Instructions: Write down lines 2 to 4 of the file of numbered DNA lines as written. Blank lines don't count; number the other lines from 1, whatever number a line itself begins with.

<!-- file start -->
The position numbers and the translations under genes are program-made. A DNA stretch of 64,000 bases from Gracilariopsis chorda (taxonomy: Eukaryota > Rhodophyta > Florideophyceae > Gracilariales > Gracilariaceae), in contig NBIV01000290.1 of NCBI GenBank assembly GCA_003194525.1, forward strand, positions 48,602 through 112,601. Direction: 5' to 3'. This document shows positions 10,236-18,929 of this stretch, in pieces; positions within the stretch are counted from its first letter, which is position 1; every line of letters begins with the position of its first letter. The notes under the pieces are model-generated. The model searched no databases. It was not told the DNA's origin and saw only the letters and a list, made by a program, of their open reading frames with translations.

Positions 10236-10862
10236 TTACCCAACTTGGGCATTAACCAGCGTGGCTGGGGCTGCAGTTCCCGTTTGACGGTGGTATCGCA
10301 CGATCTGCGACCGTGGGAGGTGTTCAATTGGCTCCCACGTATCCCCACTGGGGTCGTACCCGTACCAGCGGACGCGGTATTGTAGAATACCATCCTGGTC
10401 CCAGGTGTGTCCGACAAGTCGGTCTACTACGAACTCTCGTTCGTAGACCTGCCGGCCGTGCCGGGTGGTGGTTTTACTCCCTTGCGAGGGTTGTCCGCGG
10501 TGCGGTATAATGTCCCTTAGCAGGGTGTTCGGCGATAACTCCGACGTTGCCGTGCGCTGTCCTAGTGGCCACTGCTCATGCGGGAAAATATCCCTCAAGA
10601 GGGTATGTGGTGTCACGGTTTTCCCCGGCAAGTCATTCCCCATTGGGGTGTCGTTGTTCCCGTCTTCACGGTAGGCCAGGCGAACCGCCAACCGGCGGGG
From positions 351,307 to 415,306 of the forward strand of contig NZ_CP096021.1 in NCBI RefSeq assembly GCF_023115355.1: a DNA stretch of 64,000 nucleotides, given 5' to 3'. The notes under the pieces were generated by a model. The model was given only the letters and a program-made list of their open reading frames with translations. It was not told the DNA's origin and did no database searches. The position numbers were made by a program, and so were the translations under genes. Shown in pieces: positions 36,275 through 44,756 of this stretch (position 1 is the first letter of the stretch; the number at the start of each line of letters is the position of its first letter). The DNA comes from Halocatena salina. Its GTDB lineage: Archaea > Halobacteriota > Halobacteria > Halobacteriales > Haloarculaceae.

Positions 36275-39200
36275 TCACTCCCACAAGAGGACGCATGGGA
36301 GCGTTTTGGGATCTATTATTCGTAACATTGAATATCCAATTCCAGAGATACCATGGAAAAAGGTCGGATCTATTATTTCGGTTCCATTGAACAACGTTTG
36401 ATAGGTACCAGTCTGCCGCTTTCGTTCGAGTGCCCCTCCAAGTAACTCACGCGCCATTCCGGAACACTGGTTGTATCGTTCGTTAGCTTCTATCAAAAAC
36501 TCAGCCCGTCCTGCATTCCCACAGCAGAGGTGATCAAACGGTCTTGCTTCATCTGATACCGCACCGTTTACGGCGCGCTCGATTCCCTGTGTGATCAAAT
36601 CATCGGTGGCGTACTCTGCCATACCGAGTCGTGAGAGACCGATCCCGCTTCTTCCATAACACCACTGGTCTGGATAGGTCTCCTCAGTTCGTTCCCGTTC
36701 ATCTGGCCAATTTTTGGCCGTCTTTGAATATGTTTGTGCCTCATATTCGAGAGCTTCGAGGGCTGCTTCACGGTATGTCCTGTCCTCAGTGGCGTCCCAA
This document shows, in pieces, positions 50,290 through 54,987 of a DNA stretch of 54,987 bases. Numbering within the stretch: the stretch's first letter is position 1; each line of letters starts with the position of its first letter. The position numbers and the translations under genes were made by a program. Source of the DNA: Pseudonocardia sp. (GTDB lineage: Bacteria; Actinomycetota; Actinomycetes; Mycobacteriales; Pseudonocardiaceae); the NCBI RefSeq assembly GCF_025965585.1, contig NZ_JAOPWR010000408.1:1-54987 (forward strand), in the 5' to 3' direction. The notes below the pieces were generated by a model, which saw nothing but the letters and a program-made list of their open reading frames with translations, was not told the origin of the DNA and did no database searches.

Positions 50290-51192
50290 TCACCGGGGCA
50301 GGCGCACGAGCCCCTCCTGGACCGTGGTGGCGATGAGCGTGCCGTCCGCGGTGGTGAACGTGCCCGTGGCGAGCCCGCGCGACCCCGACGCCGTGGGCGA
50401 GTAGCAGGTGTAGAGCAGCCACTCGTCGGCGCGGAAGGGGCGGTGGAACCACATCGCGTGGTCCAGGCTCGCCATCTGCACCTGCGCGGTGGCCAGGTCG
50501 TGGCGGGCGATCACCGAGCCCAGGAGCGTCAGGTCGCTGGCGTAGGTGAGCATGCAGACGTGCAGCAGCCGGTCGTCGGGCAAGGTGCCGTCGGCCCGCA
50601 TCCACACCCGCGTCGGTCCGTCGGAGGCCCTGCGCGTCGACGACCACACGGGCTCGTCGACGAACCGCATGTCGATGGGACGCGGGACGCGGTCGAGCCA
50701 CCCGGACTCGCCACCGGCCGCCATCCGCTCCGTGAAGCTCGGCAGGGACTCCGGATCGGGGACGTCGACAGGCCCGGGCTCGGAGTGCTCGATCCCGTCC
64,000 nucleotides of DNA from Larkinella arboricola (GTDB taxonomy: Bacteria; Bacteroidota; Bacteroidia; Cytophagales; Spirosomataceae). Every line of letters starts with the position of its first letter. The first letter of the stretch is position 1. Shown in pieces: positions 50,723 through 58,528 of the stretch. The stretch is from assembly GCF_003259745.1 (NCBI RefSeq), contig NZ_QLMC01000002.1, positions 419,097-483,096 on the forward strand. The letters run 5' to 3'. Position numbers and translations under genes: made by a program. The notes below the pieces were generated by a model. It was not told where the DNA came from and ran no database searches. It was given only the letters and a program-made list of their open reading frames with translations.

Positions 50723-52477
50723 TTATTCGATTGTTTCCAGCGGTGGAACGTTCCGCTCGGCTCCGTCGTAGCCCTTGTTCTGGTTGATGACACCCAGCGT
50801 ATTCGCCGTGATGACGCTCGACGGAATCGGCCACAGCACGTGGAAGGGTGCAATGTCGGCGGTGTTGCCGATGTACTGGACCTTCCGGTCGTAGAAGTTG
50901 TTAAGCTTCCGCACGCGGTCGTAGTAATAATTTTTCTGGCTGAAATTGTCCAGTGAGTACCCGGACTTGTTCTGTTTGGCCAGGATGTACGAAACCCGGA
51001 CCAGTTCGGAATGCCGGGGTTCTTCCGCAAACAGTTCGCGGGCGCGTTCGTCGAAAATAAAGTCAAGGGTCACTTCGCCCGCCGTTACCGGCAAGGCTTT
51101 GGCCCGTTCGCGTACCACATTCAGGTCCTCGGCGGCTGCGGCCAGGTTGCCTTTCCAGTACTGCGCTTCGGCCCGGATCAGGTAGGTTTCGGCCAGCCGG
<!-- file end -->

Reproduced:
Positions 10236-10862
10236 TTACCCAACTTGGGCATTAACCAGCGTGGCTGGGGCTGCAGTTCCCGTTTGACGGTGGTATCGCA
10301 CGATCTGCGACCGTGGGAGGTGTTCAATTGGCTCCCACGTATCCCCACTGGGGTCGTACCCGTACCAGCGGACGCGGTATTGTAGAATACCATCCTGGTC